These Eulogies are evidence that Bruno was a spiritual light for his students. It was not just his learning or his profound thought that attracted the young people of the schools of Rheims to gather around his chair and bound him in friendship with so many of his contemporaries. It was his life, his person. From him they received "knowledge that turns into love".
In a phrase, very simple but rich and significant when one knows the bluntness of Hugh of Dié, the legate expresses what might be called Bruno's charism or particular grace: Dominum Brunonem ... in Omni honestate magistrum, which can be translated: "Master Bruno is master in all that gives honor" or "Master Bruno is master in everything that causes men to esteem a man."
These qualities of Bruno, which had been revealed earlier by his conduct while Gervais was bishop, evidently stood out in greater relief (by contrast, so to speak) after Manassès occupied the See of Rheims. Bruno in omni honestate magistrum stood in still greater contrast to that prelate, a simoniac and a deceiver, since the other Manassès, the provost of the canons, was not innocent of simony himself and had been publicly accused of it. Bruno could not be unaware of the situation in which he found himself, even - in spite of himself mixed up in. He must have suffered profoundly not only because of his love of poverty, charity, justice, and integrity but also because of his love for the Church. To the moral poverty of Manassès I, the corruption of the gospel spirit in an archbishop who was responsible for one of the most important churches of France, the virtuous, incorruptible Bruno could react only by resisting or by withdrawing into a more virtuous life. First he chose to fight; but when everything was virtually the same after the fight, his experience of human mediocrity prompted him to try to find the purity of Christian life in solitude and with some chosen friends. In the Church of the eleventh century the most conscientious souls were attracted to some form of solitude.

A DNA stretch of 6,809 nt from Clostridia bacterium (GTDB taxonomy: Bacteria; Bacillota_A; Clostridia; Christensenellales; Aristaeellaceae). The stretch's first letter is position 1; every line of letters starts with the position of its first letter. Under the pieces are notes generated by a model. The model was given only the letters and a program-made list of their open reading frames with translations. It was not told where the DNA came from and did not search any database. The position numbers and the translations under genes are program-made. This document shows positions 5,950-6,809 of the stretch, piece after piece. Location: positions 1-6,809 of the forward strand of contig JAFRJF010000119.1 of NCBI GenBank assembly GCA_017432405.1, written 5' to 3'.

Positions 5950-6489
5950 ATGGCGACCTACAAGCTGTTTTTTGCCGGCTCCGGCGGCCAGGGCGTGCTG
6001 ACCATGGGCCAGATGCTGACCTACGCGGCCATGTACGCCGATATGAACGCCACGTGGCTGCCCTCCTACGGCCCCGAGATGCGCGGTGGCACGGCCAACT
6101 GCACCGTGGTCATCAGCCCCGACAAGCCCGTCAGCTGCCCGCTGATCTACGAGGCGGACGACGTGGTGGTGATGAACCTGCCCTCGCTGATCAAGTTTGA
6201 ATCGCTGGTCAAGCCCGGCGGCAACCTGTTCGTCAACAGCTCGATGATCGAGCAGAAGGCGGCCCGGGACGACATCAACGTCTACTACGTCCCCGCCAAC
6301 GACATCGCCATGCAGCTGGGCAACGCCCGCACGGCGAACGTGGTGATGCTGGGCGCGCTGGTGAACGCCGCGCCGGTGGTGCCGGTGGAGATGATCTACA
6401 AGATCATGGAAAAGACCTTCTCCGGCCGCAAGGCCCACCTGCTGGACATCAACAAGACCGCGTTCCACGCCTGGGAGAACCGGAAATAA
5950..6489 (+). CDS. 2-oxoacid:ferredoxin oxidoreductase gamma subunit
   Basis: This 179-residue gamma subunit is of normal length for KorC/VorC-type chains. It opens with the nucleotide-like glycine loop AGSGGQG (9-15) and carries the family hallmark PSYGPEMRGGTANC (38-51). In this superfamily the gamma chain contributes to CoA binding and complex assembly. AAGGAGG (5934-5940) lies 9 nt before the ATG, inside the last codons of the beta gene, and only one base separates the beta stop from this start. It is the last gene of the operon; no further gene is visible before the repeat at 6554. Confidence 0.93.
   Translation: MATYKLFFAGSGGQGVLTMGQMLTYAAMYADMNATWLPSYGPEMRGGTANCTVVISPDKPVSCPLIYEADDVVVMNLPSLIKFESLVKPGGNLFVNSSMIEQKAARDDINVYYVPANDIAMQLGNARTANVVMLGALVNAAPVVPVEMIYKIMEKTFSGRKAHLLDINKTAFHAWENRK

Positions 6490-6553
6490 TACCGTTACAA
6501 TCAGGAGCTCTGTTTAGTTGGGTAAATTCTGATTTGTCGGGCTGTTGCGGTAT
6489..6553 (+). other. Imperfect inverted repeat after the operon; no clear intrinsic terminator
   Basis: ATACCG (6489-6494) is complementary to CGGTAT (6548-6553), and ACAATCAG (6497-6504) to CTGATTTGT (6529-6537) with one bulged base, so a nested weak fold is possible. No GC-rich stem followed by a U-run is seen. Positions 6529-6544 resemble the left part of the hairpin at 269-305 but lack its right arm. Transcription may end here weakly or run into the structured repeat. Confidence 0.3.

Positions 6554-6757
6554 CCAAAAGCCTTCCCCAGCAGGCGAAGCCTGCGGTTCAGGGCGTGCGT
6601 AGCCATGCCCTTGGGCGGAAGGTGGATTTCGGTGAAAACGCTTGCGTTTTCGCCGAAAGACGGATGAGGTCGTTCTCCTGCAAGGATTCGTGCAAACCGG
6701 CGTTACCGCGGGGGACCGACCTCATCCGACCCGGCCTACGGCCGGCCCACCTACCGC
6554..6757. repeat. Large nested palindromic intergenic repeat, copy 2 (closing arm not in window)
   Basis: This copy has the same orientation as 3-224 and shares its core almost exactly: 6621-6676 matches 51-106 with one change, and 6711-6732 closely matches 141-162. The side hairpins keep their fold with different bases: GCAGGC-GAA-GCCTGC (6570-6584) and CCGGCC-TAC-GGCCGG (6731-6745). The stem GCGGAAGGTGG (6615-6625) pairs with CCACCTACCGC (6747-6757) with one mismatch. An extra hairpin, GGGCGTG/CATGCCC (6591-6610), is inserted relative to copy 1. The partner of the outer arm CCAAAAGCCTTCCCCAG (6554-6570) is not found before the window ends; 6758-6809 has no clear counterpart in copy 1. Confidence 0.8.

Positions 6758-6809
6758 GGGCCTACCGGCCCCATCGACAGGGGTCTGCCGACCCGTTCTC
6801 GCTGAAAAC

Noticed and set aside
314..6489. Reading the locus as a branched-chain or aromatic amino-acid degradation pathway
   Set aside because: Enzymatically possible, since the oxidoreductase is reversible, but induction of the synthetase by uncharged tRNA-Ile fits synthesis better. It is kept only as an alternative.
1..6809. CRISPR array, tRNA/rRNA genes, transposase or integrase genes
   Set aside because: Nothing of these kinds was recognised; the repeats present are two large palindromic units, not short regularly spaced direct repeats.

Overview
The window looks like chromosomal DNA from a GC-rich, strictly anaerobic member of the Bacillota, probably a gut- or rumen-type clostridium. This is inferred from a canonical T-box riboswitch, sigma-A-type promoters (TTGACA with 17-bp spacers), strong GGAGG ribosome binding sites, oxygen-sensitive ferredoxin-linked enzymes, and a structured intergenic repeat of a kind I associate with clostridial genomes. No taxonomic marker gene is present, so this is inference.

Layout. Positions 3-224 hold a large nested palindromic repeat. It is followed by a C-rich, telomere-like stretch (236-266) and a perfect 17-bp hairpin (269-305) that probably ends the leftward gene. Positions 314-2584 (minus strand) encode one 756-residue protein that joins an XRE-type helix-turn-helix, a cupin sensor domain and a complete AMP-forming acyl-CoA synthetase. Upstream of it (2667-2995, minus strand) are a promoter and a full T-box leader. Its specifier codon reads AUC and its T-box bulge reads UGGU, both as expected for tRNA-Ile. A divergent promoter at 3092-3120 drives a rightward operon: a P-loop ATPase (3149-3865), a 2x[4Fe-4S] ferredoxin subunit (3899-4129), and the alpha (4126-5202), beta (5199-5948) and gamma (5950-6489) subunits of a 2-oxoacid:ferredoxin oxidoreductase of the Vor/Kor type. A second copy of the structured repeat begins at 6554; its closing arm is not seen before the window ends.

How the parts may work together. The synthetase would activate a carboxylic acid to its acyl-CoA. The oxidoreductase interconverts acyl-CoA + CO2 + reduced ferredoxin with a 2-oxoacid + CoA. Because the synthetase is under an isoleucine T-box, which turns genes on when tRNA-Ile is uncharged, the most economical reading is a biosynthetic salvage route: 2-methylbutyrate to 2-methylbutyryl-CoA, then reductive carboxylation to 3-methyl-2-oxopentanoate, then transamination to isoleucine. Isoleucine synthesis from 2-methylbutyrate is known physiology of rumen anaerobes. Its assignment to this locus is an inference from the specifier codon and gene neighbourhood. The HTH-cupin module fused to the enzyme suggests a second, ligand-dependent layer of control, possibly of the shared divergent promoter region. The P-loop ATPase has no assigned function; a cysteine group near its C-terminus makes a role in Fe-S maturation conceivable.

The need to flee from Rheims to the lands of Count Ebal, the new boldness of Archbishop Manassès, the subterfuges by which Manassès succeeded in delaying the blow that threatened him, all the intrigues these had to confirm Bruno in his plans. The more serious the situation became, the more he felt obliged to fight, while at the same time he was being drawn to solitude. This division within him reached a climax about the end of 1079, when the provost Manassès agreed to be reconciled with the Archbishop, taking with him all of the canons in exile except Bruno and Ponce, as the Apologia tells us. To stay with Ponce in exile, resisting the Archbishop, who was again giving the appearance of reconciliation with Rome and of victory over everyone who opposed him. What a case of conscience that was! But Bruno was too clearminded to fall into the Archbishop's trap, too honorable to accept anything that would make him seem to agree or even to compromise. He refused. At the risk of losing once and for all his property, his friends, his students, his church, and perhaps the esteem of the Pope, he refused. It was a radical choice, an absolute choice, one that had to weigh heavily upon Bruno's heart. To dare by himself to confront a prelate who had just vindicated himself in Rome before the Pope, a prelate who extended his offer of reconciliation with seeming sincerity that was proof of an exceptional love of truth, justice, and honor. Here was a man who already knew how to be content possessing only God. For him solitude was not exile: solitude was living totally in faith and love. "Her deserts he shall make like Eden, her wasteland like the garden of the Lord; joy and gladness shall be found in her, thanksgiving and the sound of song."